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Old 06-25-2004, 12:12 AM
Sharp Steelie Sharp Steelie is offline
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Location: Washougal, East Fork Lewis
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Nature has a way of healing herself. It's when we muck with
it, that it gets messed up. I think the only way to truly save
Native Steelhead is to not fish for them at all until the runs
recover to their original strengths. Then manage the resource
very carefully. Maybe we should just close down some of
the remaining rivers that do still have returning natives and
rotate them until the runs are once again strong. Something
have learned the hard way - Once the machine (money) gets
rolling - it doesn't stop. That is the true root of the problem.
Every time one single species becomes extinct based off
of what we have done - we all suffer, whether we realize
it or not. I may be one of the most spoiled fly fishermen when
it comes to Steelhead - but if they had to close my favorite
river to save a wild run; I'm all for it!

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Old 06-25-2004, 09:33 AM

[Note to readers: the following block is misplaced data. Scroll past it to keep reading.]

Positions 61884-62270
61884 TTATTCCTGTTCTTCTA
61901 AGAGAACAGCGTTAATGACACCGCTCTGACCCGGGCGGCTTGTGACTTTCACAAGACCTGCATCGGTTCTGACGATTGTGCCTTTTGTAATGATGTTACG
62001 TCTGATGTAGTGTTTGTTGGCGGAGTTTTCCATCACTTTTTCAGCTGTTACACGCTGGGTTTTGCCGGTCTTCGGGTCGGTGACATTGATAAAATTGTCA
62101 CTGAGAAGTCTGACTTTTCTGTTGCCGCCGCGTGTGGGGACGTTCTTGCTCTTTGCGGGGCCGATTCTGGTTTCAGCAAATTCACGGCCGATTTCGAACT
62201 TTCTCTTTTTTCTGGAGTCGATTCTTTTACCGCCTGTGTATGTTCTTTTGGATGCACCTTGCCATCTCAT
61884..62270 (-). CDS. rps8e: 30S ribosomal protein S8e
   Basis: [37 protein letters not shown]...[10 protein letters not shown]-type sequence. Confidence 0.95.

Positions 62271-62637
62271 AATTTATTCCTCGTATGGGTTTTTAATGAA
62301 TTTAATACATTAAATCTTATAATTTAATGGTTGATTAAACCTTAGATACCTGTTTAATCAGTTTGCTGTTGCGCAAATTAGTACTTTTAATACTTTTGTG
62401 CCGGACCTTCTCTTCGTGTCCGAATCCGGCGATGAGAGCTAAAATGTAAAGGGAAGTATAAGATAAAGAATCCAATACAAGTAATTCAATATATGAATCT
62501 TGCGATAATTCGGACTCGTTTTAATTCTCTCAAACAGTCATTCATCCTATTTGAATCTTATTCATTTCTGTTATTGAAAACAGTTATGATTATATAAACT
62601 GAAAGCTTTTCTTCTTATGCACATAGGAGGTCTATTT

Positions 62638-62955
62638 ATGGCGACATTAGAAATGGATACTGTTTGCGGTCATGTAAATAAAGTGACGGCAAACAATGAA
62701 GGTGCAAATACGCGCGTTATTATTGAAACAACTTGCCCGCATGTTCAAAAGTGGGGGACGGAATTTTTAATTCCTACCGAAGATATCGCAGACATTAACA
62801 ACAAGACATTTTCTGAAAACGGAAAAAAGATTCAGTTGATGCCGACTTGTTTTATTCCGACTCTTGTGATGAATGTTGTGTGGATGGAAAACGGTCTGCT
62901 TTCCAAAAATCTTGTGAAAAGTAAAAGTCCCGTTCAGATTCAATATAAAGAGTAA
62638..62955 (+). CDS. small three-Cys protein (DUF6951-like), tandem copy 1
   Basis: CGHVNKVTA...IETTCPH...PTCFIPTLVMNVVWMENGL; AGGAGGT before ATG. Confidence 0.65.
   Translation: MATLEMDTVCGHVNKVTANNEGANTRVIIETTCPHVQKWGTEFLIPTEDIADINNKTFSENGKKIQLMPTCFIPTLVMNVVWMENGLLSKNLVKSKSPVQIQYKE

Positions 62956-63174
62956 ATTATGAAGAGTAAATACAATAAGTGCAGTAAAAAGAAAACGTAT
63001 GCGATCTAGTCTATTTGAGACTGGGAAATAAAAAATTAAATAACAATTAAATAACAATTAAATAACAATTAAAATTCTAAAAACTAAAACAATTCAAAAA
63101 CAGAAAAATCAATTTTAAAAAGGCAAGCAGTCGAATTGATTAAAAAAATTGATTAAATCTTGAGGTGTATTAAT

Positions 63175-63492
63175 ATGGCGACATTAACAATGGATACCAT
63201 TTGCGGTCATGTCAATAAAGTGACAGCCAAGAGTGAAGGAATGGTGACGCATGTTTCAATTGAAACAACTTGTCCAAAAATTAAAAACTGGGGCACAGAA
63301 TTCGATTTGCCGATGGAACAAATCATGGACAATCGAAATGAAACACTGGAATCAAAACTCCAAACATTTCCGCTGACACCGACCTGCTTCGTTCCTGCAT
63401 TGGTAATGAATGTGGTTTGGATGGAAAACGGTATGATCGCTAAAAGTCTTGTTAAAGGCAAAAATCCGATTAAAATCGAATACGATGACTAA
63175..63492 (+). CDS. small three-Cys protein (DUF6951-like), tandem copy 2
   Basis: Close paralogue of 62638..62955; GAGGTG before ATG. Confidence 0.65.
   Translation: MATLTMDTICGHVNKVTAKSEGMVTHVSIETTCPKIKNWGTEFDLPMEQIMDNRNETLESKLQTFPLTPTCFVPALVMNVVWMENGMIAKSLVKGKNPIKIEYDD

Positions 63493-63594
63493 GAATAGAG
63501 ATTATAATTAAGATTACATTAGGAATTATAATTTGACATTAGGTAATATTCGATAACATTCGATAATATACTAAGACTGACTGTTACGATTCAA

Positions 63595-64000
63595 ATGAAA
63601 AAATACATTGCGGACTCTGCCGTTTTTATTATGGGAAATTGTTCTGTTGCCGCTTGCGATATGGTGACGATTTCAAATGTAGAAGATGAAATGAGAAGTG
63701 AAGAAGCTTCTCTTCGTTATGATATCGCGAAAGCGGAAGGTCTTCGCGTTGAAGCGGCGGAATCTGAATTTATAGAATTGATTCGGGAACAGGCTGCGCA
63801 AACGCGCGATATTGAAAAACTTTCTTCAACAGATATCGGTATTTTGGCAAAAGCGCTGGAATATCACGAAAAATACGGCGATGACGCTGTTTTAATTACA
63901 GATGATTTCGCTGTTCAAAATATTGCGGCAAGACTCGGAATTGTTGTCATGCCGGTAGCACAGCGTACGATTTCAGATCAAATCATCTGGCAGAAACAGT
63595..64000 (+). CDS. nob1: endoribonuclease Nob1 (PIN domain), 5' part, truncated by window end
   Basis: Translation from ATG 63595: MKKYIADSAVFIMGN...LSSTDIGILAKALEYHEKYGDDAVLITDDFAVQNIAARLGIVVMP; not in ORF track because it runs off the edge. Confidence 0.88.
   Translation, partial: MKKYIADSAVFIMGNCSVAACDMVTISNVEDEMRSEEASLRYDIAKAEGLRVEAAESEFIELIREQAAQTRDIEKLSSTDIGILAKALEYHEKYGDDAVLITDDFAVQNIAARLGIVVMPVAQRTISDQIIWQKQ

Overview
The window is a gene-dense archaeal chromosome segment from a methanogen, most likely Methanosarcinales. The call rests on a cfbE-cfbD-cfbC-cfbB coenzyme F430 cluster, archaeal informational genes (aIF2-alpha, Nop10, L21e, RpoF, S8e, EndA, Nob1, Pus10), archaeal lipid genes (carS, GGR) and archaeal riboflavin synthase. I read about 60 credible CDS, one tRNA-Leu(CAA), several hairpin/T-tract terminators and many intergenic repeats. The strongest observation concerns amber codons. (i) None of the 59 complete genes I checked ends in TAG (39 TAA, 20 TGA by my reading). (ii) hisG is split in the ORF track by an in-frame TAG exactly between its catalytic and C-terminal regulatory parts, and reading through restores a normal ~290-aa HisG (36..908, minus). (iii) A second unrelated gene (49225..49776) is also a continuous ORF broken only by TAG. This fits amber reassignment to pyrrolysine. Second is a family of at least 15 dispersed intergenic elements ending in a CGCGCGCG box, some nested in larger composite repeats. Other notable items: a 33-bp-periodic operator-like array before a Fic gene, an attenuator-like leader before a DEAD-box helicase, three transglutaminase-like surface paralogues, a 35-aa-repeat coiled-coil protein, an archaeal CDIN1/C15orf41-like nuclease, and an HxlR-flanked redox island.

Ol Rich Ol Rich is offline
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I was thinking that one of the reasons some people are so dedicated to killing wild steelhead is they feel it may be the only fish they will catch this year.

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Old 06-25-2004, 11:40 PM
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rich_simms rich_simms is offline
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Thumbs up

Hopefully this letter will inspire you to write or take time out and attend the hearing on 8/28 in Bremerton, I'm not going to allow the resource get pissed away. I will continue to fight for the fish I love, no matter the criticism or the opinions of misguideness, once this small issue is done than on to the next. Look at how many will attend a Spey Clave or a fly show, but it's like pulling teeth to go to a testimony have your say.